Protesters Across The Country Demand COVID-19 Restrictions Be Lifted Frustrated protesters have been rallying, demanding that governors reopen state economies. Health officials worry that a premature opening could make economic and health problems even worse.
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Protesters Across The Country Demand COVID-19 Restrictions Be Lifted

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Protesters Across The Country Demand COVID-19 Restrictions Be Lifted

Protesters Across The Country Demand COVID-19 Restrictions Be Lifted

Protesters Across The Country Demand COVID-19 Restrictions Be Lifted

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Frustrated protesters have been rallying, demanding that governors reopen state economies. Health officials worry that a premature opening could make economic and health problems even worse.

DAVID GREENE, HOST:

Hundreds of protesters gathered in front of the Colorado state Capitol in Denver yesterday. They demanded the governor lift the state's stay-at-home order and allow Colorado's economy to reopen in spite of the coronavirus. Here is Deesa Hurt speaking to Colorado Public Radio.

DEESA HURT: I'm watching businesses close. I'm watching friends lose their incomes and their livelihoods. And we just want to reopen Colorado. That's all we want.

GREENE: Now, there have been similar public rallies in state capitals across the country. President Trump supports the protesters, saying the governors of some states have gone, quote, "too far."

Let's bring in NPR's Joel Rose, who has been following all this. Hi, Joel.

JOEL ROSE, BYLINE: Hey, David.

GREENE: Can you tell us more about what these protests have been like?

ROSE: Yeah. The protest in Denver yesterday was fairly typical. There were several hundred protesters on the hillside in front of the state capitol. Some of them were wearing masks and standing more than 6 feet apart, but many of them were not. There were also lots of protesters inside their cars honking in solidarity with those out on the hillside. And the protesters say these social distancing measures in Colorado and elsewhere are an infringement on personal freedom and an economic hardship for a lot of people.

GREENE: I mean - and if you're the governor of one of these states, Joel, you've got the White House sort of saying, you know, that dangers remain with this pandemic and a lot of difficult decisions have to be made but the president seeming to support these protests at this moment. How are the governors dealing with all this?

ROSE: The governors say they are also frustrated because they also want to reopen the economies of their states, too. But they are balancing that, as you say, against limiting the spread of the coronavirus and trying to save lives. The governors say they want to see data that the number of cases in their states is falling for at least two weeks. They also say they need more testing capacity before they start to relax these social distancing measures. Otherwise, the governors are worried that this virus will simply rebound as soon as these stay-at-home orders are lifted and could overwhelm hospitals if a lot of people get sick all at once.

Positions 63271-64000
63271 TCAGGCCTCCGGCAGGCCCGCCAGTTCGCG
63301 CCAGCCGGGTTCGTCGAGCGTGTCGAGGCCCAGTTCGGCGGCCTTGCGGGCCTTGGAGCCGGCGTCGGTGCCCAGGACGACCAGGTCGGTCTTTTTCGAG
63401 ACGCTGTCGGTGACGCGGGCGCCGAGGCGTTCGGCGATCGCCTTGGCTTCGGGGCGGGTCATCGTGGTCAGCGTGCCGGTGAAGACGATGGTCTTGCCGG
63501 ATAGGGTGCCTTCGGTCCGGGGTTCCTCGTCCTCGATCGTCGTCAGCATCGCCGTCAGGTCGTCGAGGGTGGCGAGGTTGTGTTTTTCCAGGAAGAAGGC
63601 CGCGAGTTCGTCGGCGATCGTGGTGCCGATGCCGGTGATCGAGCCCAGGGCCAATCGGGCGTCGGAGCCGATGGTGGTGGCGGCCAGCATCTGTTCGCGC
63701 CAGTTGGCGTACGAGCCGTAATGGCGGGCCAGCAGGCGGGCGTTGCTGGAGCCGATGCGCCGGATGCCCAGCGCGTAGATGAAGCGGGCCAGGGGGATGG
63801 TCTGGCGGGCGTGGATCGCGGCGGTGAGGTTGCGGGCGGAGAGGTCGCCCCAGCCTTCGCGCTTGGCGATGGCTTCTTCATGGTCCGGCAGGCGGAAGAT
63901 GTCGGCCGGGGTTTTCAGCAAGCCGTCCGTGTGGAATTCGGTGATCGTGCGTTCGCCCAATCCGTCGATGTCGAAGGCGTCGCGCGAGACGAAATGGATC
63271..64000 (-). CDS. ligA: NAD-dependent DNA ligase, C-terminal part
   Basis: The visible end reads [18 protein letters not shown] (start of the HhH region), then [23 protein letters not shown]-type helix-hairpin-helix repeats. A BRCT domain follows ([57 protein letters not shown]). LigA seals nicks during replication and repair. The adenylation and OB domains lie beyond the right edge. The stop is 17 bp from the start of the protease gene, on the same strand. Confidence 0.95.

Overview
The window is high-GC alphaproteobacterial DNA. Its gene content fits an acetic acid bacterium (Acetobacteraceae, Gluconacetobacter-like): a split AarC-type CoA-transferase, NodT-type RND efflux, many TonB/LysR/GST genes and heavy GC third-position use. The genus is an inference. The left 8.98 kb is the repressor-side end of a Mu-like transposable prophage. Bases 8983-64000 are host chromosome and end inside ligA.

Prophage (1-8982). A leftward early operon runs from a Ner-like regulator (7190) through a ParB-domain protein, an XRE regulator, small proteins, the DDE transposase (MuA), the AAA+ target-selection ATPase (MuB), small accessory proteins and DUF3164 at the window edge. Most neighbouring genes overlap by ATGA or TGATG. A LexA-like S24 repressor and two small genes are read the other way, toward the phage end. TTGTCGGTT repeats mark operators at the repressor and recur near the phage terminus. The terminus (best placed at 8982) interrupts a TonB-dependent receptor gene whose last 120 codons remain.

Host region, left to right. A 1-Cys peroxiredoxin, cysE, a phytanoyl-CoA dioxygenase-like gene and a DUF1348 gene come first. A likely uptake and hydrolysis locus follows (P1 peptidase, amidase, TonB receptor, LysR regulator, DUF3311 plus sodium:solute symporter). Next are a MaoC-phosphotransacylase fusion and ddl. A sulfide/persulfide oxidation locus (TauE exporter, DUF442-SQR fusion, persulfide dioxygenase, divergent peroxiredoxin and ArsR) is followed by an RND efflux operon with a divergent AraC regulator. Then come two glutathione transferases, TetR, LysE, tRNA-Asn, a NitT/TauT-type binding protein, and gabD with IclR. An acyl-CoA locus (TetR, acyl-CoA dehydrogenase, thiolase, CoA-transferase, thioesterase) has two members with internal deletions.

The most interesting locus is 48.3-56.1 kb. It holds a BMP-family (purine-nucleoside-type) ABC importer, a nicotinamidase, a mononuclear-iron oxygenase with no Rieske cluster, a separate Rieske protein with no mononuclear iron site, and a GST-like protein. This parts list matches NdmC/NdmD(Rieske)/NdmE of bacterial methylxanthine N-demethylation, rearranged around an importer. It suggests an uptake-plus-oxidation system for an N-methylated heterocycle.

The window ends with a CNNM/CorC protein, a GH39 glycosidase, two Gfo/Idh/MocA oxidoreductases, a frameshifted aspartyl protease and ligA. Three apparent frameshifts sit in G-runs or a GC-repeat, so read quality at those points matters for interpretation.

And I should also note that polling shows a majority of Americans continue to support these stay-at-home orders.

GREENE: Where are these protests starting? I mean, they've been happening in some political battleground states, right? Is there some national coordinating going on?

ROSE: To some extent there is, yeah. There are parallels to the beginning of the Tea Party a decade ago according to some people who've studied that movement. I talked to Theda Skocpol. She's a professor at Harvard and the co-author of a new book "Upending American Politics." She told me that the anger and the frustration behind these protests are real but that they are also being orchestrated at the national level by some of the same conservative organizations that played a big role in the rise of the Tea Party.

THEDA SKOCPOL: They're sending cues to local activists that now's a good time to get out there and make a fuss. But I lean towards saying that, right now, this is pretty engineered and pretty intended to create a media spectacle - that it's not some kind of organic wave.

ROSE: And if you look closely at the Facebook pages and the websites of these local activist groups, you can see there's virtually identical language in some cases. Also, we've heard strikingly similar talking points from activists across the country at rallies in different states.

GREENE: We should say - you've talked to some of these national conservative groups, right?

ROSE: I did. I talked to the president of the group FreedomWorks, which is a conservative group. Adam Brandon is the president of FreedomWorks. And he said, yes, these protests do share a lot of the same DNA as the Tea Party, that many of these events have organizers who have been trained and have come up through the FreedomWorks network and that FreedomWorks is giving them advice - although he emphasized FreedomWorks is not actually hosting these events. But Brandon says it is time to start talking about how we're going to live with the coronavirus and restart our economy. He says these protests are helping to push that conversation along.

GREENE: All right. NPR's Joel Rose for us this morning. Joel, thanks.

ROSE: You're welcome.

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